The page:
While much of our growth in recent years, has been around our assets in Eagle Ford I want remind you again these pipeline of storage assets comprise less than 20% of our total 2015 segment EBITDA. And of that 20% approximately 73% of our Eagle Ford revenues are committed under long-term take-or-pay contracts with strong creditworthy customers.

A significant proportion of our other pipeline throughput volumes are demand pull pipelines that support robust refining operations and of course we benefit from our stable fee-based storage operations, which were at 99% utilization rate when you factor out our mothballed Piney Point facility.

So as we go through 2016 we will continue to focus on growing our core fee-based storage and pipeline operations while there is distributable cash flow to organic internal growth projects and synergistic acquisitions.

So at this time I will turn it back over to the operator.

Chris Russell

We can open up the call for Q&A.

Question-and-Answer Session

Operator

[Operator Instructions] And your first question comes from the line of Gabe Moreen.

Gabe Moreen

Good morning everyone. Thank you for the update. Appreciate it, couple good questions I guess a several prior question for Tom just on the 4.5 times leverage can you just talk about how high you would feel comfortable taking that up relative to where you were current I guess, limits are on those metrics?

And then also second part to that in terms of preferred being a last option is that a market you've actually been exploring thus far or is that something you've yet to sort of dip your toe and to see where pricing might be?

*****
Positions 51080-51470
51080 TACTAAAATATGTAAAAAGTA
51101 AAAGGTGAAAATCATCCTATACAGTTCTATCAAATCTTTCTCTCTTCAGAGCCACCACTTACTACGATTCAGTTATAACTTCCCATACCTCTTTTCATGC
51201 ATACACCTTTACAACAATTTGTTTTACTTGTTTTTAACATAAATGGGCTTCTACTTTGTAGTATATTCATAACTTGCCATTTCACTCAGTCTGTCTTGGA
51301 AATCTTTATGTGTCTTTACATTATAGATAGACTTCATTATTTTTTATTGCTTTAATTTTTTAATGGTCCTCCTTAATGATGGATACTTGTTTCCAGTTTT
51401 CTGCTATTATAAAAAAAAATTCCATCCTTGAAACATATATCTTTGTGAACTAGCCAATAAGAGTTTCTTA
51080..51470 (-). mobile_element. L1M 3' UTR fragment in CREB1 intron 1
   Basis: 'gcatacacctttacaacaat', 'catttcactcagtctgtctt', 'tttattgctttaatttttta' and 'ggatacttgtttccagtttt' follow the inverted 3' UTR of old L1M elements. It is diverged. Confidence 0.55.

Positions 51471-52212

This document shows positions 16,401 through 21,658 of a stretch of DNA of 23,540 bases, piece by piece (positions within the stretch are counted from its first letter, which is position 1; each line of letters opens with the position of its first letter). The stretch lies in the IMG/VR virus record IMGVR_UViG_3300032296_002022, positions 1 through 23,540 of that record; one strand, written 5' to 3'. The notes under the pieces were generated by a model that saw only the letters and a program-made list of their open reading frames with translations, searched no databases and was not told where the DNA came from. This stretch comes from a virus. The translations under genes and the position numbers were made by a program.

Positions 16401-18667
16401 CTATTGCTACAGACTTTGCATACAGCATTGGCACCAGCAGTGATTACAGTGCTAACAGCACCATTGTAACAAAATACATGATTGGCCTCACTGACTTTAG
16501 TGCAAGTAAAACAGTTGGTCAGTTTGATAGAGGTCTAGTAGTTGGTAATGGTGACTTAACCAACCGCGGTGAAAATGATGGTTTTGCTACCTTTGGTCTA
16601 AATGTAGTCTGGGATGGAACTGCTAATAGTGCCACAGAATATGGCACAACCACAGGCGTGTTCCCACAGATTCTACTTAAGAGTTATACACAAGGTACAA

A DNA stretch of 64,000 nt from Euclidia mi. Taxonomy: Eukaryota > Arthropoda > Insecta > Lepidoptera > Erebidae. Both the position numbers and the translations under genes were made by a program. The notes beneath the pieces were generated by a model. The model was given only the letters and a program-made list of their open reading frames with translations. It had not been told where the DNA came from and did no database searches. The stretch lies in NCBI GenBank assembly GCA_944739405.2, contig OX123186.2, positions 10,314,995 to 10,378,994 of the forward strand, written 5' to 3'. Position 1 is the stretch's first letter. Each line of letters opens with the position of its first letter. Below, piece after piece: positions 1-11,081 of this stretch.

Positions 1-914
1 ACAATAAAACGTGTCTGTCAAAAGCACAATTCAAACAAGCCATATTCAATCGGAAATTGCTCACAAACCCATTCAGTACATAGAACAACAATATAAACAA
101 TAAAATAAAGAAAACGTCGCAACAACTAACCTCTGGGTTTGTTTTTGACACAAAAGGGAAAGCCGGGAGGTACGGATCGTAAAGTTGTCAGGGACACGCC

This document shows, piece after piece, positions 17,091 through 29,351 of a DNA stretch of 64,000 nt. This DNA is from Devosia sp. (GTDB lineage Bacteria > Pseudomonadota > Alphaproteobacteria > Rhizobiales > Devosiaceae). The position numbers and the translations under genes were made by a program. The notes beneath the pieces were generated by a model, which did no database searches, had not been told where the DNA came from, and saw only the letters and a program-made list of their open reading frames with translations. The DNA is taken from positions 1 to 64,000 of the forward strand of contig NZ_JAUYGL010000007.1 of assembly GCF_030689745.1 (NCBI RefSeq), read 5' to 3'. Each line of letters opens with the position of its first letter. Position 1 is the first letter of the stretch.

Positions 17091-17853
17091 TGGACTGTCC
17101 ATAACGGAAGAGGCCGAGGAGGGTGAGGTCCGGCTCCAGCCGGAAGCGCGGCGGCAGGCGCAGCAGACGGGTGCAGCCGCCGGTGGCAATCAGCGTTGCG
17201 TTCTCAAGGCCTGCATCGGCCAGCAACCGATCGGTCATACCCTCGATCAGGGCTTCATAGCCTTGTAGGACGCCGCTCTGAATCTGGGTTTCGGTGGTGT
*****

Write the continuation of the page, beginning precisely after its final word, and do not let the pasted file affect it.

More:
Tom Shoaf

That’s a good question, so in terms of where I am comfortable, we’ve always been saying in the past that my comfort range was more in the 4 to 4.5 range and that’s kind of where we have been operating before.

And as I mentioned on the call we went up to about 4.5 times at the end of the fourth quarter. Comfortable, I am comfortable at 4.5, but I think given the current equity market and where things are, I think we have to get a little bit less comfortable with those type of ratios and if need be I could see that running up maybe a couple of bps maybe to the 4,7 mark, but I don’t really feel comfortable taking it up too much further than that.

And so with that about the preferred market, no, we’re not actively seeking a preferred issuance right now at all. I think that's just something we deem that’s in our toolbox if we needed it.

We're obviously trying to avoid any entrance into any equity markets whatsoever whether it’s the preferred market or the common market. So, we just want to reiterate that that’s something in our toolbox. We have several things we can use to avoid the equity markets and that’s one of them but it is a last resort type item is kind of how we view it.

Gabe Moreen

Understood thanks Tom and then as a follow-up, I don’t know if you covered this on the call but the opening remarks about a potential expansion at Linden just to be clear that’s not in the ‘16 budget and can you talk just bigger picture what that expansion would entail and then timing on that.

Tom Shoaf

Yeah, I think it is in the '16 budget, but you want to talk little bit Danny about that

Danny Oliver

Yeah, we do have some money in there for the '16 budget. We have a lot of interest in it that’s one of those discretionary projects that Brad mentioned that we’re evaluating the returns on that project given our current cost to capital and we have to make a decision if that's something we'll move on this year or defer.

Brad Barron